Yes, they show up about every 30 days, they are uncomfortable or sometimes painful, can give you headaches and slow you down, and can transform you into the wicked witch of the east every month before they start. No wonder they’re known as the “curse.” Yes, the decades of having your period affect your life in various ways, but don’t let periods rule your life. Some side effects are normal, but some are definitely not. Let’s look at ways you can gain some control.
How Much Is Too Much Blood?
Passing clots larger than a quarter or going through a tampon or pad in an hour is an obvious sign that is too much blood. Normal bleeding lasts about 5 – 7 days and any longer is too long. These signs can mean you may be suffering from a condition known as menorrhagia. Heavy bleeding and bleeding for too long can cause anemia leaving you weak and fatigued. Some women have never known anything different so they think this is normal. It is not. You should see Dr. Gregory Eads if you are bleeding too much or too long. Other causes of heavy bleeding include the following:
- Serious bleeding can also indicate uterine fibroids, non-cancerous tumors which grow in and on the uterus.
- Cervical polyps are lumps that grow on the cervix.
- PCOS or polycystic ovary syndrome is a hormonal disorder which causes heavy bleeding or periods to be infrequent.
All this abnormal bleeding can affect a woman’s quality of life, so be proactive and see Dr. Gregory Eads and don’t let periods rule your life.
Periods Are A Pain
Some pain and discomfort just come with having periods. Is it pain you can handle or pain that will go away with a non-steroidal anti-inflammatory med? If so, not to worry. If the pain is so bad it causes you to hit the bed for days, maybe you should worry a bit. Cramping is normal during menstruation but not so much that you can’t function. As with heavy bleeding, fibroids can also cause extremely painful periods along with endometriosis. It is probably time to find out what is causing this much pain.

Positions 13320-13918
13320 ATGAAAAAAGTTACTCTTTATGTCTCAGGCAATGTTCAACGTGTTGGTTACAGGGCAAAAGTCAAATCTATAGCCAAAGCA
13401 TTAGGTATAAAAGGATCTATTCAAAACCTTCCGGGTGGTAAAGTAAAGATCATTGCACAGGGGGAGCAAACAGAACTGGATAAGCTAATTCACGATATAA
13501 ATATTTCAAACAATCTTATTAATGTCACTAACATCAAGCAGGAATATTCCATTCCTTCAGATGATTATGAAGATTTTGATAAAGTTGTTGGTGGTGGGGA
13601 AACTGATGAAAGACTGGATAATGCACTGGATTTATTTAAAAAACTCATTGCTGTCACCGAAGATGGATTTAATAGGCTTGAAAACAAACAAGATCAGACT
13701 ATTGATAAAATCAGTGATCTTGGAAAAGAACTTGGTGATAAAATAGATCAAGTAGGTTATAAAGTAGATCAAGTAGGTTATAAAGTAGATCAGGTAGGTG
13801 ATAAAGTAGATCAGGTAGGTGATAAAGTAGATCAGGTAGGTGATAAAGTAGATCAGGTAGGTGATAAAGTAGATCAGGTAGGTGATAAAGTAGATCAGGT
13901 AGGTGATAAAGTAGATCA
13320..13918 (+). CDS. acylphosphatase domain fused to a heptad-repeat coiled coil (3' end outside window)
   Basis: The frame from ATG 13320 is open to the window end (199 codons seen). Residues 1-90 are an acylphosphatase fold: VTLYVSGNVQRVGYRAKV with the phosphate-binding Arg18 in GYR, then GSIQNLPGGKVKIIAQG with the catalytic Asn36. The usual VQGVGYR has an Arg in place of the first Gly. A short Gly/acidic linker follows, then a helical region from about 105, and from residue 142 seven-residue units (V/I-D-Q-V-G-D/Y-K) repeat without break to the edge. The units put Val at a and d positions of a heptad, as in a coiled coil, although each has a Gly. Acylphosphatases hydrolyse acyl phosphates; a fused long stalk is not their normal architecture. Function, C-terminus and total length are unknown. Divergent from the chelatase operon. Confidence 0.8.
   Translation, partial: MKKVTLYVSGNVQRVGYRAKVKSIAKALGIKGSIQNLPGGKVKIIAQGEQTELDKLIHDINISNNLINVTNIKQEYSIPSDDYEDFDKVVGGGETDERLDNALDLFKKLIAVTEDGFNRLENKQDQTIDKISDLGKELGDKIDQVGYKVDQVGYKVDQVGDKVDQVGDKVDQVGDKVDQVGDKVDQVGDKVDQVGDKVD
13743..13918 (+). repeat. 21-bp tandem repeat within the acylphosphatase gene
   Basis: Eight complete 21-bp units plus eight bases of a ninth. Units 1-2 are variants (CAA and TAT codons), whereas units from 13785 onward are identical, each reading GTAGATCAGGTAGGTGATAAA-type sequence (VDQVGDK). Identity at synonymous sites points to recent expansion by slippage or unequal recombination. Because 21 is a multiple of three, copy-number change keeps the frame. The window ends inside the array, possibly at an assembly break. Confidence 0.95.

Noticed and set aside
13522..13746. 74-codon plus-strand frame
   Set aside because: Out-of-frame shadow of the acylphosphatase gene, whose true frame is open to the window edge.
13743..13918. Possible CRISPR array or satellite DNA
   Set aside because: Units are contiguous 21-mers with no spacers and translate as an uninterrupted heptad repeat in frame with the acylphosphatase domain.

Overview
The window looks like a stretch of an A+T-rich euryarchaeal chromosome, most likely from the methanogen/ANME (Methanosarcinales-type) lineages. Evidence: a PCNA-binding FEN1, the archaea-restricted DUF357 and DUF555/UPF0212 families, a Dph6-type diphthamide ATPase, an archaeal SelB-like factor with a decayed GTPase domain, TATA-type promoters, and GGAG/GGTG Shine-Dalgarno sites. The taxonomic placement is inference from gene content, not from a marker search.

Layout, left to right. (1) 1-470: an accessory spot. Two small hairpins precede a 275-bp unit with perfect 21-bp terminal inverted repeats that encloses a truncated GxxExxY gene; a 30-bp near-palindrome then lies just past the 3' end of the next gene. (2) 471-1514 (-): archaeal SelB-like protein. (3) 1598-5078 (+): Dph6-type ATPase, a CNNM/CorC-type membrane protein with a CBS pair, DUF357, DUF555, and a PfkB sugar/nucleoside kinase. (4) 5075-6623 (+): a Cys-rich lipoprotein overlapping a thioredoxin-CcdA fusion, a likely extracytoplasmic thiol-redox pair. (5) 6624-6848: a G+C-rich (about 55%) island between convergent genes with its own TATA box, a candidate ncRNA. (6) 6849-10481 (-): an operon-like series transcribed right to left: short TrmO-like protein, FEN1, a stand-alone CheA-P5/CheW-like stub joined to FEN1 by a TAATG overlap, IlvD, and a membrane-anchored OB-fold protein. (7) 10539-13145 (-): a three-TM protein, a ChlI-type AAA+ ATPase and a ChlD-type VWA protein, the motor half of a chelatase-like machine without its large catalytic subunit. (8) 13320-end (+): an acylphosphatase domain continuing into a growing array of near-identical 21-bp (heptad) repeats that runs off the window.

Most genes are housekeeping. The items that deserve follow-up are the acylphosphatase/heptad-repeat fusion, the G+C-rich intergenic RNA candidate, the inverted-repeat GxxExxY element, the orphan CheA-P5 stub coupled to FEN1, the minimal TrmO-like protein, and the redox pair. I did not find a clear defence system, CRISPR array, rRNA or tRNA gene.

Irregular periods are those starting or lasting longer than average. For example, if the time from the first day of your last period to the start of the next one is less than 24 or longer than 38 days, that is not normal. It can be perfectly normal for teen girls to have irregular periods for the first few years. This is also true of perimenopausal women. Talk with Dr. Gregory Eads about treatments like birth control pills, an IUD or shots to control irregular periods. Other areas of concern include the following:
- Missed periods
- Serious mood changes
Anything out of the ordinary related to your period should be discussed with your doctor. Unless you are pregnant, breastfeeding, or post menopausal, you should have regular periods. If your period is starting to rule your life, don’t wait to see Dr. Gregory Eads for some answers.
As always, if you have any further questions or would like to schedule an appointment, please call (832) 813-0979 today!